Artificial Intelligence. A Historical Perspective

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1 Artificial Intelligence A Historical Perspective Michael Eisenberg and Gerhard Fischer TA: Ann Eisenberg AI Course, Fall 1997

2 Artificial Intelligence Questions in 1963 and Before What is a computer? Is it just a number factory? Is it possible for computing machines to think? But doesn't a computer do exactly what it is told to do and no more? Is it true that a computer will be a chess champion because the computer is so fast that it can examine all possible moves and their consequences? What is a heuristic program? What are some unsolved problems of Artificial Intelligence?

3 Claims Making computers intelligent helps us to understand intelligence. Intelligent computers are more useful computers. Intelligent computers have their own will. Intelligent computers will make mistakes. Intelligent computers will / should replace human beings (e.g.: expert systems, ABS, flight computers) Intelligent computers will / should empower and augment human capabilities (IA = Intelligence Augmentation, Einstein: My pencil is cleverer than I!)

4 An Example Dialog Computer: What is " "? User: 112 Computer: Correct. What is " "? User: 485 Computer: User: Wrong. Would you like help? Yes Computer: The correct result is 385.

5 A Different Dialog with the Same System Computer: What is 2+2? User: Four Computer: with yes or no! Wrong! Would you like help? Answer User: 4 Computer: I do not understand 4. User: If you do not understand 4, how can I learn Math with you? Computer: Right.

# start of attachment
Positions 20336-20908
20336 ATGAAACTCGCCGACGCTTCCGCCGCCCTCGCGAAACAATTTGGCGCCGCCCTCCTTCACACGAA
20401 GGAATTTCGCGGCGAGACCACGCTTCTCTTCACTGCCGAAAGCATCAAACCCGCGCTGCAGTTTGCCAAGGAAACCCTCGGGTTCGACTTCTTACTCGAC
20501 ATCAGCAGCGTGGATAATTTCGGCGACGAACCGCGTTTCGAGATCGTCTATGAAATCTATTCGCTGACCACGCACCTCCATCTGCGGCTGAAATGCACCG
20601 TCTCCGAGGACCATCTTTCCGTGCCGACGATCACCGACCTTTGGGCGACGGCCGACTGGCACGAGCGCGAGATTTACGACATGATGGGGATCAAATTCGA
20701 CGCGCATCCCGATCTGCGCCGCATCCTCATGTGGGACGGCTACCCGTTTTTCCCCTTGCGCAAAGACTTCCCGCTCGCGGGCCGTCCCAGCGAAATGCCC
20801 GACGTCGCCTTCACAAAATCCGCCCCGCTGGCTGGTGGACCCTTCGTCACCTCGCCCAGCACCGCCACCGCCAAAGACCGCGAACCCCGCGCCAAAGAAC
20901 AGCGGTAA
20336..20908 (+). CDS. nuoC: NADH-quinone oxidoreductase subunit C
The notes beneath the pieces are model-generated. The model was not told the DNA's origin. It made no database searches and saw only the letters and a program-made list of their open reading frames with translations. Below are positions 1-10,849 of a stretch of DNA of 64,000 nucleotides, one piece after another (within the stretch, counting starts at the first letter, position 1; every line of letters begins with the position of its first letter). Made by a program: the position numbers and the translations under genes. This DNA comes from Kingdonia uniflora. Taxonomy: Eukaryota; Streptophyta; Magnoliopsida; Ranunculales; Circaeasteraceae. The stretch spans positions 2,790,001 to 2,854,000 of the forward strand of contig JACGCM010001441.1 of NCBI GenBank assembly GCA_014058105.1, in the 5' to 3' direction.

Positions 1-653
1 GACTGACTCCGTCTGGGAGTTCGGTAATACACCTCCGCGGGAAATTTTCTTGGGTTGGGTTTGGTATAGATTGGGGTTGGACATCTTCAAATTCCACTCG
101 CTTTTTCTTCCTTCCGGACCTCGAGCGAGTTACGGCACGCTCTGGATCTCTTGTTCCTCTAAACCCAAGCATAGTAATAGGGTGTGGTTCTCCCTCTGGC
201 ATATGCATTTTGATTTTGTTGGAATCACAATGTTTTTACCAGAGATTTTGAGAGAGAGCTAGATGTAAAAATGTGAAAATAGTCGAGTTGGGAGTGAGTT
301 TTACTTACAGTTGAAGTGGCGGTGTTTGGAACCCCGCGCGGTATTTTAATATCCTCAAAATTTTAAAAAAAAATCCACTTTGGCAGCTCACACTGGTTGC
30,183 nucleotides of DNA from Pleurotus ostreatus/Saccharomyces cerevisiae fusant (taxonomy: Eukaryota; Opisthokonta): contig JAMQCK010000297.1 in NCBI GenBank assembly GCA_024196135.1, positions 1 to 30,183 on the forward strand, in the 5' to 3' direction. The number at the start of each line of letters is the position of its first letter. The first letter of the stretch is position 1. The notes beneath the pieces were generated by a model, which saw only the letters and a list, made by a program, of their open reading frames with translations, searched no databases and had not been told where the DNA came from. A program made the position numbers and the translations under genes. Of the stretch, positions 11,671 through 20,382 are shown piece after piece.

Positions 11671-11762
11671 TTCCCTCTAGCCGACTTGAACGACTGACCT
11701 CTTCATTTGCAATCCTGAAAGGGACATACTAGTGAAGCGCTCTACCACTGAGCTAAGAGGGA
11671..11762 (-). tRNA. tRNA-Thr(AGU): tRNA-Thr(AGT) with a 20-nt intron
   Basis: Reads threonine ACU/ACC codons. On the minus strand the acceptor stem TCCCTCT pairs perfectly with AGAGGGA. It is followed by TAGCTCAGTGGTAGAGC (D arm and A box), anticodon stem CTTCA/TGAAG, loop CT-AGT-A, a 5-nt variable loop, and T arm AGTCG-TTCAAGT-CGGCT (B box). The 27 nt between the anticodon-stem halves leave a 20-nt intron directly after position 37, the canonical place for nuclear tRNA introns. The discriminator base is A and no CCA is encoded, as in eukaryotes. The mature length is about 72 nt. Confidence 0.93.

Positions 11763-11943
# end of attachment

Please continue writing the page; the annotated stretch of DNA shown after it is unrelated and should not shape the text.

6 Examples of Understanding I saw the Grand Canyon flying to New York. I saw the man in the park with the telescope. Question: What does the they refer to? 1. The city councilmen refused to give the women a permit for a demonstration, because they feared violence. 2. The city councilmen refused to give the women a permit for a demonstration, because they advocated violence.

7 Artificial Intelligence -- Characterizations Herbert Simon: Artificial Intelligence research is empirical and pragmatic, typically working with examples rather than theorems, and exemplifying the heuristics of learning by doing. In its essential reliance on weak methods and experiments instead of proof, it is adapted to the exploration of poorly structured task domains, showing considerable contrast in this respect to operations research or numerical analysis, which thrive best in domains possessing strong formal structure. Patrick Winston: Artificial Intelligence is the study of ideas that enable computers to be intelligent. Russell/Norvig: systems that think like humans, act like humans, think rationally, act rationally Lucy Suchman: the project of building interactive machines (collaborative humancomputer systems) has more to gain by understanding the differences between human interaction and machine operation, than by simply assuming their similarity. a controversy rather than a given: a gracefully interacting system should

8 AI Dimensions tasks: - game playing - theorem proving - medical diagnosis functions: - representations - problem-solving - knowledge acquisition and learning intellectual issues: - symbol versus number - search versus knowledge - power versus generality - toy versus real tasks